“(Swadeshi) means production and distribution of articles manufactured in one’s own country.”
“Swadeshi is that spirit in us which restricts us to the use and service of our immediate surroundings to the exclusion of the more remote… In the domain of politics, I should make use of the indigenous institutions and serve them by curing them of their proved defects. In that of economics, I should use only things that are produced by my immediate neighbours and serve those industries by making them efficient and complete where they might be found wanting.”
For Gandhiji, swadeshi was the key to independence. To him, swadeshi had several dimensions including the political—revolving around revival of indigenous institutions and their strengthening; and the economic—as a powerful tool for local production and therefore decentralized livelihoods.
Which brings me to the story of my Ratnam/Guider pen. Inspired by Gandhiji’s call for swadeshi, K.V. Ratnam started manufacturing fountain pens in Rajahmundry, Andhra Pradesh in 1932. Mr. Ratnam sent one of the pens to Gandhiji in 1935, and Gandhi wrote back to him (presumably with the gifted pen). The shop(s) proudly display the quote: “I have used it and it seems to be a good substitute for the foreign pens one sees in the bazars.” Nehru is said to have made a trip to the shop during one of his visits to AP, to get himself a pen or two. One wonders which of his literary works were penned with a Ratnam! Ratnam pens were symbols of self-reliance and national pride!
My Rajahmundry Trip Helped Me With an Innoavtive Birthday Gift for My Husband
Today, Rajahmundry boasts more than one shop which are offshoots of this legacy of hand-made pens—two Ratnam Pen shops run by Mr. K.V. Ratnam’s two sons, and the Guider pen shop which also claims its lineage to this.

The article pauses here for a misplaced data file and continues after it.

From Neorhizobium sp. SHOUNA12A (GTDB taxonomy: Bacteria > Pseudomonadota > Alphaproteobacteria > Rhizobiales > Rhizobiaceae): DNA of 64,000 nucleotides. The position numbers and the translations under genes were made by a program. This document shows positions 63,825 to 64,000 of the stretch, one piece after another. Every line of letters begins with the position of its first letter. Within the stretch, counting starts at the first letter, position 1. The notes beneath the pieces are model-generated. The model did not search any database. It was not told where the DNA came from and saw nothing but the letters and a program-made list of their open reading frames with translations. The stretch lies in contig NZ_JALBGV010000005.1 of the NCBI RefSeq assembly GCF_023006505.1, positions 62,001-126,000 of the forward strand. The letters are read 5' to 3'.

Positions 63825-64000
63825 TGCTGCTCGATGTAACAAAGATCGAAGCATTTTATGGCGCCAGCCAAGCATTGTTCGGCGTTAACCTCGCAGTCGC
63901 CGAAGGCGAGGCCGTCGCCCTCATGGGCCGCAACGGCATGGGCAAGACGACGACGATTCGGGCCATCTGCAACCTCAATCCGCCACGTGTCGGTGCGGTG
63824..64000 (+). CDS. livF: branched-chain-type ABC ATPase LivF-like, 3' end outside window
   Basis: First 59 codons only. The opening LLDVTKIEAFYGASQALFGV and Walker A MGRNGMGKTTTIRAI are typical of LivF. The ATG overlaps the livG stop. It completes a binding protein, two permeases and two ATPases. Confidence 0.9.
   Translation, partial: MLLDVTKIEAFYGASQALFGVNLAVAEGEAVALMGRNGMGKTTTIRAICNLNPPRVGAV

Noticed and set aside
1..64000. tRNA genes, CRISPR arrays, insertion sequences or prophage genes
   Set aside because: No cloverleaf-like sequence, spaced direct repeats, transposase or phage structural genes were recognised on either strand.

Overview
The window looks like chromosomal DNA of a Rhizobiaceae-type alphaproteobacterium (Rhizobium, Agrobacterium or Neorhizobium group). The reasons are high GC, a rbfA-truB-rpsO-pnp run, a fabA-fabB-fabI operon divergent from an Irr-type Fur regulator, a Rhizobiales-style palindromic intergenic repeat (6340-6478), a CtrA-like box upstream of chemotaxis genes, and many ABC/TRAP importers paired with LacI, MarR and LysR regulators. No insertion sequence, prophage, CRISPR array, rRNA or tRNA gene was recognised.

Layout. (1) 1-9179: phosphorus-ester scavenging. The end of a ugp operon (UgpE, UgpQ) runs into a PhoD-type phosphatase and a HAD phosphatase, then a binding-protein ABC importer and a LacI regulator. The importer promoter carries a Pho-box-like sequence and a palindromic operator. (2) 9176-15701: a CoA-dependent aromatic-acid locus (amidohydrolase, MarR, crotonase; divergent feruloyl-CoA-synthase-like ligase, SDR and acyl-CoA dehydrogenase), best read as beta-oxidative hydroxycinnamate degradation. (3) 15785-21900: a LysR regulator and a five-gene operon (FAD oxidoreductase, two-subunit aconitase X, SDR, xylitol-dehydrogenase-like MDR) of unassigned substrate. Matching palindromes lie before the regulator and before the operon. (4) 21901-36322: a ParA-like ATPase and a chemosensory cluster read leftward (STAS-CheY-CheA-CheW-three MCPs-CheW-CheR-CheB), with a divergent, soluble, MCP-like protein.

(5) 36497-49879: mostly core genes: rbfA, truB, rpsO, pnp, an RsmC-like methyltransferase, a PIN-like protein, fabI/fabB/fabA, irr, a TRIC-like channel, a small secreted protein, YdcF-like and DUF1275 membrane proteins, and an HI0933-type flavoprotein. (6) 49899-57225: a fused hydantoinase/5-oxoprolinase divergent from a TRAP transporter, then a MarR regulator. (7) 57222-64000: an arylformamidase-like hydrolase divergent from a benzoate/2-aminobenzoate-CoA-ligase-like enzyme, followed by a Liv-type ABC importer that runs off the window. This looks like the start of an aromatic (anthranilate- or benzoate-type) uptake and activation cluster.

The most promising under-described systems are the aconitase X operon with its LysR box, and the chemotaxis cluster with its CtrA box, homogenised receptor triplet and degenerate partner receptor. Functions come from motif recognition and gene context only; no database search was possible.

I have had the fortune of visiting Rajahmundry and two of these shops. It was an experience to go to the back of the shop and see a workman turning the pen and shaping it by hand! I bought more pens in more sizes and colours than I know people who still write with fountain pens! But those to whom I have gifted them, cherish them.
Not only for the historical connection, but also these pens write beautifully and are beautifully hand-crafted. They are highly prized by pen collectors and orders come in from across the world.
I may not be written about in history, but I can write with a piece of history!
P.S: Even as the nation gears up to mark Gandhi Jayanti, here is a sad piece of news:
97-year-old school founded by Bapu closes as funds dry up – https://timesofindia.indiatimes.com/city/rajkot/97-year-old-school-founded-by-bapu-closes-as-funds-dry-up/articleshow/65987400.cms?utm_medium=referral&utm_campaign=iPadapp&utm_source=email